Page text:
We have already seen how white blood cells will
attack, swallow, and digest an invader. But what are
these white blood cells and how do they work?
Blood Cells: neutrophils & lymphocytes
five types of white blood cells, but only two are of importance
in this discussion. One type is the neutrophil, which
accounts for about 60% of all white cells. During infections,
these cells divide and are dumped into the blood stream and
lymph fluids to combat the infection. They fight invaders by
"eating" bacteria and other foreign matter. The neutrophil
membrane wraps around the invader and traps it inside the neutrophil.
Once inside, digestive enzymes in the neutrophil destroy the
The cell nucleus in new, young neutrophils tends to break into
pieces as they age. Thus, by counting the percentage of neutrophils
that have a single, intact nucleus, a doctor can know that the
body is responding as expected to an infection.
the right, two white blood cells surrounded by red blood
cells. The one indicated by the arrow is a mature neutrophil.
The one just to the left is a lymphocyte.
the left, three mature neutrophils at the bottom, a lymphocyte
near the top, and a monocyte (arrow). The monocyte
matures into a large macrophage cell.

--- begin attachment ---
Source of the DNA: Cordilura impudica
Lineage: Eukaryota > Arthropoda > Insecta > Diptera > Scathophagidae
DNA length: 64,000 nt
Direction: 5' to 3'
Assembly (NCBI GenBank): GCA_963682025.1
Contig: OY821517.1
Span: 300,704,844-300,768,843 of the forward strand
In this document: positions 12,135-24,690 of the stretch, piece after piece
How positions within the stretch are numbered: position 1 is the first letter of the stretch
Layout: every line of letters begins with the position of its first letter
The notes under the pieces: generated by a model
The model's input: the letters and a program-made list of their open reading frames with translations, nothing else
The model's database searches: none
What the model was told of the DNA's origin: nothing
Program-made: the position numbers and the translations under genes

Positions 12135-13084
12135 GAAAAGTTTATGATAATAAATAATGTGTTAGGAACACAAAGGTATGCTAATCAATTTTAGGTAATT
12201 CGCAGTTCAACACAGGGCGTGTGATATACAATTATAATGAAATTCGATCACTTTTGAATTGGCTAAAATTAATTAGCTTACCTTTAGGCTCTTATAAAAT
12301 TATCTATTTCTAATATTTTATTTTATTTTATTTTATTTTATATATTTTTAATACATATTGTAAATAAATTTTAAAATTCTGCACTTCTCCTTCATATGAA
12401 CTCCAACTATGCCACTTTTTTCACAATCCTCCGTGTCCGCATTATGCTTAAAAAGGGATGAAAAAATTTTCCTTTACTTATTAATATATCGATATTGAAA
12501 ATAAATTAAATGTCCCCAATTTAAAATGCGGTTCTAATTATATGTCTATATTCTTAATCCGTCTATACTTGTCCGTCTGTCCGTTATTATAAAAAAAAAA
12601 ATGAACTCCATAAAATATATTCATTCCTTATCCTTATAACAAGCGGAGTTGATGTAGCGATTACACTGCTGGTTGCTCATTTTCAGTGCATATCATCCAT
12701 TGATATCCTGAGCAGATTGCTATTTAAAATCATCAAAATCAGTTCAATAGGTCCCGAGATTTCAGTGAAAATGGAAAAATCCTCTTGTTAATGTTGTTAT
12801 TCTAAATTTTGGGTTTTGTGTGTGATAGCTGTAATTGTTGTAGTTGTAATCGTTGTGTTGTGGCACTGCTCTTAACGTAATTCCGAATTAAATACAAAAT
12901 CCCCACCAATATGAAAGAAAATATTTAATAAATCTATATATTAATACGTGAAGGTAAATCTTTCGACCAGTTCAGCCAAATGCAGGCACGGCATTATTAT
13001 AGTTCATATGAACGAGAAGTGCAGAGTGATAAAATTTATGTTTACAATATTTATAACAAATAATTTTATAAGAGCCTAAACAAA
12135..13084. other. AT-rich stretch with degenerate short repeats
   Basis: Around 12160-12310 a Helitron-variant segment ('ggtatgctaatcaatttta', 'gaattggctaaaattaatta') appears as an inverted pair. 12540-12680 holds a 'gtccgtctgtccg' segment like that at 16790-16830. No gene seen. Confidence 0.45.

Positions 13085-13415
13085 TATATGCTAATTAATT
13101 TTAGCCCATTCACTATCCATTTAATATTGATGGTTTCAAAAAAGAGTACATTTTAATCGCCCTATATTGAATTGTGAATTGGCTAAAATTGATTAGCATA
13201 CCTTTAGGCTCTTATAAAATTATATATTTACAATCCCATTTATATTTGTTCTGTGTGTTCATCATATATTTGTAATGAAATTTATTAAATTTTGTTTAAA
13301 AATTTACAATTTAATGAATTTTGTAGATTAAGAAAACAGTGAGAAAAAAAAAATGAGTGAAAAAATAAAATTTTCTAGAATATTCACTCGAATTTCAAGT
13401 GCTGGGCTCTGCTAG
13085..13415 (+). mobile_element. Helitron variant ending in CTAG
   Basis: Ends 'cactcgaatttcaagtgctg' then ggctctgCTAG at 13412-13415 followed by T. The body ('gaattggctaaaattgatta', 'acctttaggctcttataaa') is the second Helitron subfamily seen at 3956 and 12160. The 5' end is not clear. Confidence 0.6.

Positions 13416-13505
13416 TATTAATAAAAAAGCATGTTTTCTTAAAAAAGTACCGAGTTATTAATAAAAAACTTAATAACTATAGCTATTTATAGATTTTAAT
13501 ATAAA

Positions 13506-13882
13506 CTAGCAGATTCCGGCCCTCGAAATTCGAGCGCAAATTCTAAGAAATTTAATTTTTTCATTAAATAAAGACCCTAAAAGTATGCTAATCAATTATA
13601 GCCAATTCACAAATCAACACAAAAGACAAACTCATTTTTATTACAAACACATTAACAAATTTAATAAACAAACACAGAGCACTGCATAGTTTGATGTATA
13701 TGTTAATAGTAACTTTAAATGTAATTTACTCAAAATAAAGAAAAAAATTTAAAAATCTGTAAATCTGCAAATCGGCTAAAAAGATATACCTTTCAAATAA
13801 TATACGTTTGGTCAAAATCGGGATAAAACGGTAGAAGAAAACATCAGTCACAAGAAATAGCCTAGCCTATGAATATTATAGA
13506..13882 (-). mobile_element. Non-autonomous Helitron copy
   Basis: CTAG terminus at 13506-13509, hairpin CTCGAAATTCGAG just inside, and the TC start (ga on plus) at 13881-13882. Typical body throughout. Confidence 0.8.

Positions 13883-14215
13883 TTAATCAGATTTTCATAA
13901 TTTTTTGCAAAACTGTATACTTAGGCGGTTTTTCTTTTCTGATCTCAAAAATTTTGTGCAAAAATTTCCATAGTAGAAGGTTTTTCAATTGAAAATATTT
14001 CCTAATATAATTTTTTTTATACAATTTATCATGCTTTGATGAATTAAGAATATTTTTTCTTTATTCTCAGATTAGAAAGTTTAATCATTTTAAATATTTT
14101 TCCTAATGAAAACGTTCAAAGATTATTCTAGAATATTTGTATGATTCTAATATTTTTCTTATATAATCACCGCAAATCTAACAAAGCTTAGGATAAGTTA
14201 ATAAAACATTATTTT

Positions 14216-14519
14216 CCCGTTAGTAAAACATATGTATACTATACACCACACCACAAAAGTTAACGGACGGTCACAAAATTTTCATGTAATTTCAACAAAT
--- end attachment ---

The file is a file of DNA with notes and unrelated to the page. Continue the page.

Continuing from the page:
other important type of white cell is the lymphocyte,
which comes in two forms, a B-type and an T-type. The B-type
makes circulating antibodies. The B-type is made in lymph
nodes and bone marrow.
The T-type lymphocyte ("T" is for
killer) either kills foreign cells on contact or helps
by releasing chemicals that assist in killing invaders. T-cells
recognize the surface proteins on other cells and when they
come in contact with an intruder, the invading cells are killed.
are made in a gland at the base of the neck, called the thymus.
This gland is very large in young people, but almost disappears
in old age. Production of T-cells can be reactivated
at any time, if a foreign antigen is presented. T-cells also
play a role in the rejection of transplanted tissue and in
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